A stepmother? I remember the first time she said it. I just sat there and looked at her silently. Where was this coming from? I was 29, had never had a real romantic relationship, yet she’d already given up on my fertility.

Her list morphed over time as she lived past ninety. She said she wanted to see her second great grandchild born. Eventually, she just wanted to see me finish grad school.

Toward the end of her life, she didn’t have a list anymore. She was just really ready to be done with life and all its to-do lists. If you could have seen her in those final years, you would understand.

I was about 30. I had been struggling through my first couple years of grad school. My program was calling on the deepest parts of me. Not just academically, but in a deeply personal way. It kept asking me to figure out who I was, who I wanted to be in the world. To stand up for myself in the face of power and labyrinthine administrative structures, even grown-up bullies. The stress brought on a whole bevy of physical symptoms, including vertigo, blurry vision, and migraines.

Somewhere in there, I went to Alternate ROOTS’ annual gathering for the first time. (ROOTS is an organization I would eventually work for and devote six years of my life to.) It was mid-afternoon, and we were soaked through with rain in that way that happens in the mountains in summertime. The barometric pressure had brought on yet another migraine. After medication, I was starting to climb out of the dark place with a racing heart and shaky hands. Our business meeting was paused by an art moment–perhaps the best possible thing about ROOTS–a performance led by the luminous Laverne Zabielski, a fabric artist from Kentucky. A young Black woman, then an older white woman, then a middle aged woman in a wheelchair, then another young woman, all paraded through the audience as Laverne read a poem she’d written about womanhood. In the poem, she listed and celebrated various parts of a woman’s life. At some point, she described how we define ourselves in relationship to being or not being a mother. She read words that went something like, “and all the children you did not have but wished you did,” I burst out crying and ran from the room.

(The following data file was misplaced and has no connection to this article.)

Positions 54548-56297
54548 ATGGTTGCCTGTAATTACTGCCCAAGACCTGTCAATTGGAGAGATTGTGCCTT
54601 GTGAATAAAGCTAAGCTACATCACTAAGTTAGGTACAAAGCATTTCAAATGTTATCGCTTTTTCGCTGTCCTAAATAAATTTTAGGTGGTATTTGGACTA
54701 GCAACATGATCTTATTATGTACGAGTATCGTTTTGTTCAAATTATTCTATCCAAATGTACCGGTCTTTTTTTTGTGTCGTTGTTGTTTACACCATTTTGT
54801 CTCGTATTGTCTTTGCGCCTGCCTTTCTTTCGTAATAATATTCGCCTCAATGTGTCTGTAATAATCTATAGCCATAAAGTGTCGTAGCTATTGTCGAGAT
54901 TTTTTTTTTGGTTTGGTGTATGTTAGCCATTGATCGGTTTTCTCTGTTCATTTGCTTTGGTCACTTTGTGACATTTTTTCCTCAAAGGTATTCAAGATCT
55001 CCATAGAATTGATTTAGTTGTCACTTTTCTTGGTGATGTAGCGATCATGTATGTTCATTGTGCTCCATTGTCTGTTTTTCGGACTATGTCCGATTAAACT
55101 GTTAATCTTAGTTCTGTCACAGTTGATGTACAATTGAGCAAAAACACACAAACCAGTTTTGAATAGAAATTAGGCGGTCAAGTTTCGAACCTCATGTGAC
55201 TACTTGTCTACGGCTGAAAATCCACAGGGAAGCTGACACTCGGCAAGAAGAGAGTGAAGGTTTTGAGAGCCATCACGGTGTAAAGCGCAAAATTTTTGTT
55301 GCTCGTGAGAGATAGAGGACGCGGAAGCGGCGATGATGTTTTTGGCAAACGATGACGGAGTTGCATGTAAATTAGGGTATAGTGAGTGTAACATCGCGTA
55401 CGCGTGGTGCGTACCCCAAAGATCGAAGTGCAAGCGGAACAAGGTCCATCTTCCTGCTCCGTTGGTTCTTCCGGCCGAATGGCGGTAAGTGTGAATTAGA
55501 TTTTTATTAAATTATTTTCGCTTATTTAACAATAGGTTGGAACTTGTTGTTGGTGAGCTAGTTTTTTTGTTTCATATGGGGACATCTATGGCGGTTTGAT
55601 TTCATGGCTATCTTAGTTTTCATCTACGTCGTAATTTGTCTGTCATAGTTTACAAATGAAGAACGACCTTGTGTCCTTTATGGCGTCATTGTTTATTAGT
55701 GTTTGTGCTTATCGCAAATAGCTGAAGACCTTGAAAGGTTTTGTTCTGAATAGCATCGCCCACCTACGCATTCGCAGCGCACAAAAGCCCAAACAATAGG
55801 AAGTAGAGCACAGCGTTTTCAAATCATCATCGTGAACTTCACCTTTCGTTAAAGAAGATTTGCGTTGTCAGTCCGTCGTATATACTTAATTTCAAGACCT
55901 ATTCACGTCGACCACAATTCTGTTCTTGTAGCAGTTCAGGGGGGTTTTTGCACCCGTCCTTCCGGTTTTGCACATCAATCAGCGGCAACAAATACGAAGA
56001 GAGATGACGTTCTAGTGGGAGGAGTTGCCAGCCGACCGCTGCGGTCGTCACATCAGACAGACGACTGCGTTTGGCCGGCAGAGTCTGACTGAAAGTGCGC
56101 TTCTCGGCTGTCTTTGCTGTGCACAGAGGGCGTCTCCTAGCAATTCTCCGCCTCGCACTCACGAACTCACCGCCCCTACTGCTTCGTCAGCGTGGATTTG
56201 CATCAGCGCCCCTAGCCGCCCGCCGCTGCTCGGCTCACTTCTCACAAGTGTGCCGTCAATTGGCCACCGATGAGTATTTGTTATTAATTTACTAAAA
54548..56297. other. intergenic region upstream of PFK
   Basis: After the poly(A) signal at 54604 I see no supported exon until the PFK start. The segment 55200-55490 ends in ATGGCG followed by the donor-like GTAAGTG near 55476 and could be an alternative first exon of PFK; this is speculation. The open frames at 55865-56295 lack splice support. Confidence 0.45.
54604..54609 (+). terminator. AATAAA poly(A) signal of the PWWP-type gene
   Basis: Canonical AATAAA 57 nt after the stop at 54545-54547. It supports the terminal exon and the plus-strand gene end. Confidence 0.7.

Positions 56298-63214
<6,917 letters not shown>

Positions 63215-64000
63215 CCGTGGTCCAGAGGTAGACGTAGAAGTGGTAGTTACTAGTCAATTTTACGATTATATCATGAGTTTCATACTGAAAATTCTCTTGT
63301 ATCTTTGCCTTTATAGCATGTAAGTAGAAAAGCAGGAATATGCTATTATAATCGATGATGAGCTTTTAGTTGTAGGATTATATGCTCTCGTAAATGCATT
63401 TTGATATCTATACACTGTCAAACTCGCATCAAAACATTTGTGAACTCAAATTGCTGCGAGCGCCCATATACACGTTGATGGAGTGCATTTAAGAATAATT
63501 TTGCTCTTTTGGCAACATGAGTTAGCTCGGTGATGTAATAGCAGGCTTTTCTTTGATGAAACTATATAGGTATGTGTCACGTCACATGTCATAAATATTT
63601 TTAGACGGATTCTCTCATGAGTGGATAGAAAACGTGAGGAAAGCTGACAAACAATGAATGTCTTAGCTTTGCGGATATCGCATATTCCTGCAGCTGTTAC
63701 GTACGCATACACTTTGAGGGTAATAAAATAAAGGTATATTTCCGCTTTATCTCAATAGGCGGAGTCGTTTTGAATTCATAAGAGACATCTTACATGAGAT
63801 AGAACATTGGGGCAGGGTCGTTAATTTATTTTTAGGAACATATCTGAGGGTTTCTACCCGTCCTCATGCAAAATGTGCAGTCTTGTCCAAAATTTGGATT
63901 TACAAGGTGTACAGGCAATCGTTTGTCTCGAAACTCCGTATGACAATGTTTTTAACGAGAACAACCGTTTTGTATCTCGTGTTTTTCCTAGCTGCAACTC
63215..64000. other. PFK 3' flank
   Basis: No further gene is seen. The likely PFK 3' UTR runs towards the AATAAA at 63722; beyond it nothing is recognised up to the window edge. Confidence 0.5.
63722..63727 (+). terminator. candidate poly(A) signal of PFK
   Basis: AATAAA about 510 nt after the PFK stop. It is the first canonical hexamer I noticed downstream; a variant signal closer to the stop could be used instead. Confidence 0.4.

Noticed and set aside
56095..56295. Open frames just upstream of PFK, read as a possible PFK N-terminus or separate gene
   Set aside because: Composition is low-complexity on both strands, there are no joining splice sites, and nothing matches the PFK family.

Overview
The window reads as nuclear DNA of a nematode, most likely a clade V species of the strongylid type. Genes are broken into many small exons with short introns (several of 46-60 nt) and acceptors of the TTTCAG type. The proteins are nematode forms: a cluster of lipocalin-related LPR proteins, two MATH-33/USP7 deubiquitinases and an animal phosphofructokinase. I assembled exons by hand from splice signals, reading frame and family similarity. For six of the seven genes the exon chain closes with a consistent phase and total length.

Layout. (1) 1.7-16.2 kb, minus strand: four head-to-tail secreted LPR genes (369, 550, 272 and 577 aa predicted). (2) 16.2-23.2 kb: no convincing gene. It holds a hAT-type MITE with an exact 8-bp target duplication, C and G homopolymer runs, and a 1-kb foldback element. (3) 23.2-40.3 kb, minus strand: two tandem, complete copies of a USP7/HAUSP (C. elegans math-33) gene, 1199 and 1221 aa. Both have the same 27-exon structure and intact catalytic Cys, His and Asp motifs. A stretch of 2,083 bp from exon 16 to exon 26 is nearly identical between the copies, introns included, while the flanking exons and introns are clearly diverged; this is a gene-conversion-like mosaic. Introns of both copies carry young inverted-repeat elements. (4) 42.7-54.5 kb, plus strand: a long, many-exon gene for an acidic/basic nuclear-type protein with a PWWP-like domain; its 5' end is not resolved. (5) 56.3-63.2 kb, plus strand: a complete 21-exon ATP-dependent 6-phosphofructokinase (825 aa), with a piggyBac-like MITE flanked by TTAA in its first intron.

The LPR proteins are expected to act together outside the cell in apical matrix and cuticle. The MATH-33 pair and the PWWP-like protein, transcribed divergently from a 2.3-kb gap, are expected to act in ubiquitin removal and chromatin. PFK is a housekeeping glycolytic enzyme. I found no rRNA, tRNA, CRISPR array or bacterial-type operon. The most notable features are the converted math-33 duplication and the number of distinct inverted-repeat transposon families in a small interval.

I’d like to blame the migraine medication, or the inordinate stress I was under all the time during those years. Somehow, though, that line just zinged me. It opened up a new passageway in my mind. Maybe I would not have children. Maybe I would never get to meet you. Maybe I didn’t even realize I was sad about that. I was 30. I had never even had sex.

I was 34. I’d moved to Atlanta and finally begun to seriously date. The possibility of accidentally conceiving a child was now on the table. I was with a man who was divorced and had children. [This would become an ongoing trend as I’ve found the chances are pretty high when you reach a certain age that the person you’re trying to date has already been married and had children.]

One night we got into a conversation about whether I wanted to have a baby. Thoughts I didn’t even realize were in me started to tumble out of my mouth like when you open the dryer still in motion and all the clothes spill on the floor.